In Review


2 out of 5 stars
2 out of 5 stars - 'Boohoo'
American Conservatory Theater
By Annie Baker
Directed by Ken Rus Schmoll
Review by

The American Conservatory Theater’s newest offering, John, is almost a ghost story. Creepy dolls, spooky stories, battlefield lore, flickering lights, and temperamental rooms all feature, but the story stays within the natural (no “super”). That’s not a bad thing: there are plenty of good shows about crumbling relationships. Pulitzer Prize-winning playwright Annie Baker ought to be able to write one. She is brilliant and observant, with a sensitive ear for realistic dialogue. She has used these talents to write a play that is totally devoid of dramatic interest.

Silence is a powerful tool in the theater, if used sparingly.

John contains four fascinating, complex characters. Mertis (Georgia Engel) is a quirky bed-and-breakfast owner with too many tchotchkes and morbid eloquence. She gets the best lines, from her deadpan introduction of the portrait in the breakfast nook (“that’s Eugenia”) to comparing her (ex-)husbands to a woodchuck and a prehistoric fish. Her blind best friend Genevieve (Ann McDonough) has an equally outsized personality. The highlight of the show comes when she postpones intermission to deliver an exuberant, fourth-wall-breaking monologue about going clinically insane.

Elias (Joe Paulik) and Jenny (Stacey Yen) embrace in ‘John’ at American Conservatory Theater in San Francisco.

The young couple, Elias (Joe Paulik) and Jenny (Stacey Yen), have the sort of rocky relationship it hurts to watch. Elias cruelly turns all of Jenny’s attempts to connect into aggressive confrontations. Jenny is the nice one—personable, sweet, and full of interesting facts—but, we learn, a pathological liar. From the show’s first few minutes (and at regular intervals thereafter), I found myself with my face in my palms wishing they would please just break up already.

Annie Baker and director Ken Rus Schmoll are nothing if not brave. A conversation takes place entirely offstage, heard (unfortunately not very clearly) but not seen by the audience. Characters stumble their way through sentences full of “like”s, “um”s, and false starts. Uncomfortably long pauses punctuate the dialogue. The play’s motif is being watched. There’s plenty of opportunity here for watching unimpeded by talking. Characters grimly stare at each other and at their surroundings, and we (the audience) mutely look on.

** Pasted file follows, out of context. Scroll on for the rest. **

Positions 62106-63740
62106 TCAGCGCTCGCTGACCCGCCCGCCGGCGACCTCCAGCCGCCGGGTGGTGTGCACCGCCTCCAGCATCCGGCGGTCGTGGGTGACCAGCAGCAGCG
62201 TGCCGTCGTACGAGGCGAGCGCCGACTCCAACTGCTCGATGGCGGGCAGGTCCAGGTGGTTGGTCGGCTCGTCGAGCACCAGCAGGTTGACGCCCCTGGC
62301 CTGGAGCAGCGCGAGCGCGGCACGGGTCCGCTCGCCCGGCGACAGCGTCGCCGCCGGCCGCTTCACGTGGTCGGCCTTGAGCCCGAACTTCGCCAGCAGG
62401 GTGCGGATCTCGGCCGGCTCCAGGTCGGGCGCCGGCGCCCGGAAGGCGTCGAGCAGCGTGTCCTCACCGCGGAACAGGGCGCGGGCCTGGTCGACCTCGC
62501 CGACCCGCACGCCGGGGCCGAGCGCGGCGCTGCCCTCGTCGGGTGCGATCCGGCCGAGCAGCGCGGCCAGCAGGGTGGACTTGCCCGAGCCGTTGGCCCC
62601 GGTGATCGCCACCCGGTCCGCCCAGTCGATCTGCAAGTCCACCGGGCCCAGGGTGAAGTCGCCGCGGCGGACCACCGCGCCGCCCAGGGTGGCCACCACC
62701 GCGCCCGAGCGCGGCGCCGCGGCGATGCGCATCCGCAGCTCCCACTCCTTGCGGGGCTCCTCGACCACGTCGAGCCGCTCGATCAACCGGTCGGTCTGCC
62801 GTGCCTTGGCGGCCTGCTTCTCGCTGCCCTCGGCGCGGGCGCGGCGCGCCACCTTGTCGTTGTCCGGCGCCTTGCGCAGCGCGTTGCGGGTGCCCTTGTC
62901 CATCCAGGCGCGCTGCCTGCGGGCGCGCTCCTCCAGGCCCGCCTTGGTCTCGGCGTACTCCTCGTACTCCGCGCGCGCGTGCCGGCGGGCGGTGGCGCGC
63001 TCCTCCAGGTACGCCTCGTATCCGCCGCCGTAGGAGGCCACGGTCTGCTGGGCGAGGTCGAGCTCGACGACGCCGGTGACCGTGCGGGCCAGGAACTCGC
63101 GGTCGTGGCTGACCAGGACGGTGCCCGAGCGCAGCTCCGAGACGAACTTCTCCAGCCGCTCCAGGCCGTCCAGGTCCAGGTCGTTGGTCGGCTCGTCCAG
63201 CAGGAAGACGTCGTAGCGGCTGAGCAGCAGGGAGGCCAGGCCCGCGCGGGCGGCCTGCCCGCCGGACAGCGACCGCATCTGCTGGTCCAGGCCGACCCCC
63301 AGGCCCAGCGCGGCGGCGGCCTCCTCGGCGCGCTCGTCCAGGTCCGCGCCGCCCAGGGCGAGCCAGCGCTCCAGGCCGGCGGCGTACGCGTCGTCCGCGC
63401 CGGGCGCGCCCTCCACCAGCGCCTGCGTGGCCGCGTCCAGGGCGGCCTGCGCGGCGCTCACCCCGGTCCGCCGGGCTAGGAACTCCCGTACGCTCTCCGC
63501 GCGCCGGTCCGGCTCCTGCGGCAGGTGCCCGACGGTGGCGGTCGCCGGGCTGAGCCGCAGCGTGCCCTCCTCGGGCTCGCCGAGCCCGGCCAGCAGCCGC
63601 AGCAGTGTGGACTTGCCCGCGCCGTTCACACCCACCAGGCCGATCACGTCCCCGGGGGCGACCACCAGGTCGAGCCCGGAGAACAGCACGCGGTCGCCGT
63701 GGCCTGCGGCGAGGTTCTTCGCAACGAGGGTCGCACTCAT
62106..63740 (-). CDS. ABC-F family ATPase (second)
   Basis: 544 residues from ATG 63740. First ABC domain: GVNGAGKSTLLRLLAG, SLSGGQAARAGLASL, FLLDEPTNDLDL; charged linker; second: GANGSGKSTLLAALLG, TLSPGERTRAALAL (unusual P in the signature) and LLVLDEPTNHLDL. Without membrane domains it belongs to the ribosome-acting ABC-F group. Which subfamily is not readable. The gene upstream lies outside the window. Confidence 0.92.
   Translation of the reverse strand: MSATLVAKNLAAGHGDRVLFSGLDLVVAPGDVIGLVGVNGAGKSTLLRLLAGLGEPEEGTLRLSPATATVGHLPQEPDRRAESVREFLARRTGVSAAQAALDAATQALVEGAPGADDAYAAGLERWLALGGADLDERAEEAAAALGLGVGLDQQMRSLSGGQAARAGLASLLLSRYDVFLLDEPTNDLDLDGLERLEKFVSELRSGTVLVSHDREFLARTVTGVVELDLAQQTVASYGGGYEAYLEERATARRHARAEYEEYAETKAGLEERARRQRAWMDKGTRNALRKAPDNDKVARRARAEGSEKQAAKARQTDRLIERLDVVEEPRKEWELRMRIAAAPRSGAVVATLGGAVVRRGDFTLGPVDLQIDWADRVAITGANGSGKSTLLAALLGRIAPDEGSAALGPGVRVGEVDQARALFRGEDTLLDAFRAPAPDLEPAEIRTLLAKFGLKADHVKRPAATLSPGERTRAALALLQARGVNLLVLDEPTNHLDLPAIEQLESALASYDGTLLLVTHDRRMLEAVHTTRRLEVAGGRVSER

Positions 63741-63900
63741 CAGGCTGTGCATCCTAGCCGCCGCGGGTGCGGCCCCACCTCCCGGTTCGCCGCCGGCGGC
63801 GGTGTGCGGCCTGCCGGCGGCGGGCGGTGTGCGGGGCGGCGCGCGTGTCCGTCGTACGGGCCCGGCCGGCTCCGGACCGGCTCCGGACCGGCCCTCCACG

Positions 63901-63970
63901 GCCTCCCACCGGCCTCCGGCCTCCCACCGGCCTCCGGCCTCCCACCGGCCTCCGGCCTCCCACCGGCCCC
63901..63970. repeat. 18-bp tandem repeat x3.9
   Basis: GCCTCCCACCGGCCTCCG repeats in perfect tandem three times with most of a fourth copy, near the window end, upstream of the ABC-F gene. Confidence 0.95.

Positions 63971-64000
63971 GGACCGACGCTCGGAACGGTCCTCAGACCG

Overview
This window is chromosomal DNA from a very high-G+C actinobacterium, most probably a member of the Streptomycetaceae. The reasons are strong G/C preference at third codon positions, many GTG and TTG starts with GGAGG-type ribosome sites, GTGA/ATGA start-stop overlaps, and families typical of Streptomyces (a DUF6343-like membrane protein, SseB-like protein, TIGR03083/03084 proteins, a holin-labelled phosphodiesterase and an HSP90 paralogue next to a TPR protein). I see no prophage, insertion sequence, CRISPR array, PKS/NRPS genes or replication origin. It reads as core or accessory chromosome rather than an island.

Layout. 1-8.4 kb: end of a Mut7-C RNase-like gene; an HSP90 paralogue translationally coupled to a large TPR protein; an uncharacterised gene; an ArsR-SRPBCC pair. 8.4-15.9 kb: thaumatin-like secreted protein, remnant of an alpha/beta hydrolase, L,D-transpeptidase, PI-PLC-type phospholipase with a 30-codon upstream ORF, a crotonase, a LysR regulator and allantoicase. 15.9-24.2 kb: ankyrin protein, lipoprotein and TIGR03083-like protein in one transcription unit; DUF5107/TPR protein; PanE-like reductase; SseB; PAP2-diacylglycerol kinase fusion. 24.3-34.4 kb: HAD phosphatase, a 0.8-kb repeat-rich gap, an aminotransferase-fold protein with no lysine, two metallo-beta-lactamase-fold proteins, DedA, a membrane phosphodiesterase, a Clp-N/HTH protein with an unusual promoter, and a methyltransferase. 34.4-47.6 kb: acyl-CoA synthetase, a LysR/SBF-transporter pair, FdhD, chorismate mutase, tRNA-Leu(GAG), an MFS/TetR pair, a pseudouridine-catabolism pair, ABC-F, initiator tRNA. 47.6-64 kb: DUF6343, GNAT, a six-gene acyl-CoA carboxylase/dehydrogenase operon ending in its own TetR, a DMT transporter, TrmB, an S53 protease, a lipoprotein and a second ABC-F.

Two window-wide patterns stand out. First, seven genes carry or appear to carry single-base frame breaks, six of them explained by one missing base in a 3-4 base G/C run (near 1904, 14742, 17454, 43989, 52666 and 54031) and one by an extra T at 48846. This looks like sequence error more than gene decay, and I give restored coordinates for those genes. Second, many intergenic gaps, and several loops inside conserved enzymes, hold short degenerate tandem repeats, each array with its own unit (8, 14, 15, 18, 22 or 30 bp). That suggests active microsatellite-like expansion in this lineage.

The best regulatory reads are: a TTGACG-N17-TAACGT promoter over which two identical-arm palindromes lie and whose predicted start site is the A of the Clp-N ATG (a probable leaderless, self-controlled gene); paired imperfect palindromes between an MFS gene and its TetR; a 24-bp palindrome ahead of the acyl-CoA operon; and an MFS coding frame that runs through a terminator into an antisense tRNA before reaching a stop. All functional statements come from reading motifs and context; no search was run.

Silence is a powerful tool in the theater, if used sparingly. At the beginning of John, some of the best moments of comedy are wordless. Jenny’s abject horror as she recognizes one of Mertis’s dolls is priceless, and Mertis’s manual movement of the hands of her grandfather clock (to mark the passage of time) provokes chuckles. But the show drags on for over three hours without ever picking up the pace.

I go to the theatre for experiences that transcend the ordinary. There are many ways to achieve this: witty dialogue, heightened emotions, compact action, or simple bizarreness. John is too naturalistic in its plot and dialogue to make use of any of those tactics. It’s all very realistic—and very boring.

Follow Stark Insider on Twitter and Facebook. Join our 11,000 subscribers who read SI on tablets and smartphones on Google Newsstand. Prefer video? Watch us on Amazon Prime or subscribe to Stark Insider on YouTube, the largest arts & travel channel in San Francisco.
  • Bill C

    I could not disagree more. I loved the play and the directing and acting were spot on. The slow pace was filled with countless moments of light humor and thought provoking insight. I’ll take that over “heightened emotions” and “witty dialogue” any day. Wit was there in abundance if this reviewer cared to look for it.

    • Ilana Walder-Biesanz

      This play has proved very polarizing among theatre-goers I know and trust! It’s not surprising — Annie Baker seems to do that. I found no wit here, but others in the audience were clearly more appreciative. I’m glad you enjoyed it!

  • ChristyJ

    I loved the play and found the dramatic tension to be sustained through the entire three hours (and I went in a skeptic). It’s unconventional for sure – the whole thing works on several levels that aren’t very obvious, which I thought was one of its great pleasures. The technique, including the silences, awkward encounters, language, and just overall oddness tickles the subconscious in a really great way – I feel like it gave me a lot more space as a viewer, somehow, to get closer to the characters and whatever was happening in the undercurrent – to let go of something, maybe expectations – and I somehow didn’t feel unsatisfied when I realized a lot of those hidden things would never be revealed. The motif is being watched, but it’s much more complex than that – it’s also about being trapped by our own ideas of what we need to be for others, and then, suddenly, being free of those ideas, the implication being that that kind of freedom can actually look a lot like insanity. Just a great theater experience, for me. Also, I thought Georgia Engel, as the center of the whole thing, was fantastically good. I urge you to go back and see it again!